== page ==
Mayoral candidate Bill Smith may have a growing lead over the incumbent, Naheed Nenshi, as one recent poll suggests — but he's fielding questions about a possible Green Line rethink, unsolicited Thanksgiving emails and a property seizure warrant.
Meanwhile, Nenshi's campaign has faced criticisms, among others, by those who say he hasn't made it clear what he's hoping to do if re-elected.
And that's just two of the 10 candidates in a mayoral race that has become far more interesting than might have been expected a few weeks earlier, according to observers who joined the Calgary Eyeopener on Tuesday.
As the campaigns roll into their final week, independent pollster Janet Brown and Marc Henry, president of ThinkHQ Public Affairs Inc., shared their thoughts what Calgarians can expect to see leading up to the Oct. 16 civic election.
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Q: A poll came out this weekend that showed Bill Smith with a 17-point lead over Naheed Nenshi — and with huge growth amongst voters aged 18 to 34, typically thought of as a Nenshi demographic. What do you make of the numbers?
Marc Henry: If you look at the poll, there's some curiosities in the demographics. There's a big lead for Smith among people under 35, which seems very out of step with trends that you've seen over time.
But what it is capturing, I think, it's definitely showing that something is going on during the campaign. There's momentum going on, Smith has positive momentum, he's clearly gaining votes. Nenshi has negative momentum, he's losing votes. So this race is going to be a very interesting one compared to what we thought it was going to be three weeks ago.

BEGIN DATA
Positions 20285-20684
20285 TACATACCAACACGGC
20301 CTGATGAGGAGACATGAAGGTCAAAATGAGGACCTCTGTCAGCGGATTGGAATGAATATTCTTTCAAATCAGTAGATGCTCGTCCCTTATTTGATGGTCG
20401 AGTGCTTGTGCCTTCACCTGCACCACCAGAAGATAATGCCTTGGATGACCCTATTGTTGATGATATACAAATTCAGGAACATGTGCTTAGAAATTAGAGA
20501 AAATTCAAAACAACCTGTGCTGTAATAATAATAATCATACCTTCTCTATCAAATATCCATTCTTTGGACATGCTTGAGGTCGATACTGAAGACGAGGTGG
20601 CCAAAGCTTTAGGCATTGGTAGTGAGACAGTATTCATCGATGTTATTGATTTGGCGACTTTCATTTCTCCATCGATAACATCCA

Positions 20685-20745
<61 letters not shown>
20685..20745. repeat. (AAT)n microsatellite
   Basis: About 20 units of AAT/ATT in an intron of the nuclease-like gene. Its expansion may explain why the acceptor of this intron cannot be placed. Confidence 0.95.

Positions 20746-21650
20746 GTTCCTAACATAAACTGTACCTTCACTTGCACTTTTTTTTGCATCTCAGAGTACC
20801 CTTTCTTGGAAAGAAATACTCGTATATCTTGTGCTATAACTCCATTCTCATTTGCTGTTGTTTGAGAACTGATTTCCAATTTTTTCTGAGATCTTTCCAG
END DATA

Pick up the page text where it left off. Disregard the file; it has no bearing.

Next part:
Janet Brown: I'm not sure I'm buying the overall numbers that they're reporting.
I might not be in agreement with the numbers, but I don't dispute the trend. The momentum seems to be with Smith right now. Nenshi seems to be back on his heels. More than the poll, what I'm picking up from both campaigns is that they both feel they're in a very tight race, and to me, that seems like better evidence of what's really going on right now.
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Q: Define what you see as the mood among candidates.
Marc Henry: You need to look at the two camps and what their campaign narrative is. I always like to step back and look at the story they're trying to tell. Smith's campaign has been a lot more effective at delivering a consistent, clear narrative. It's very much, do you want this guy for another four years? Can you afford another four years? Do you want this personality for another four years? It's been quite clear.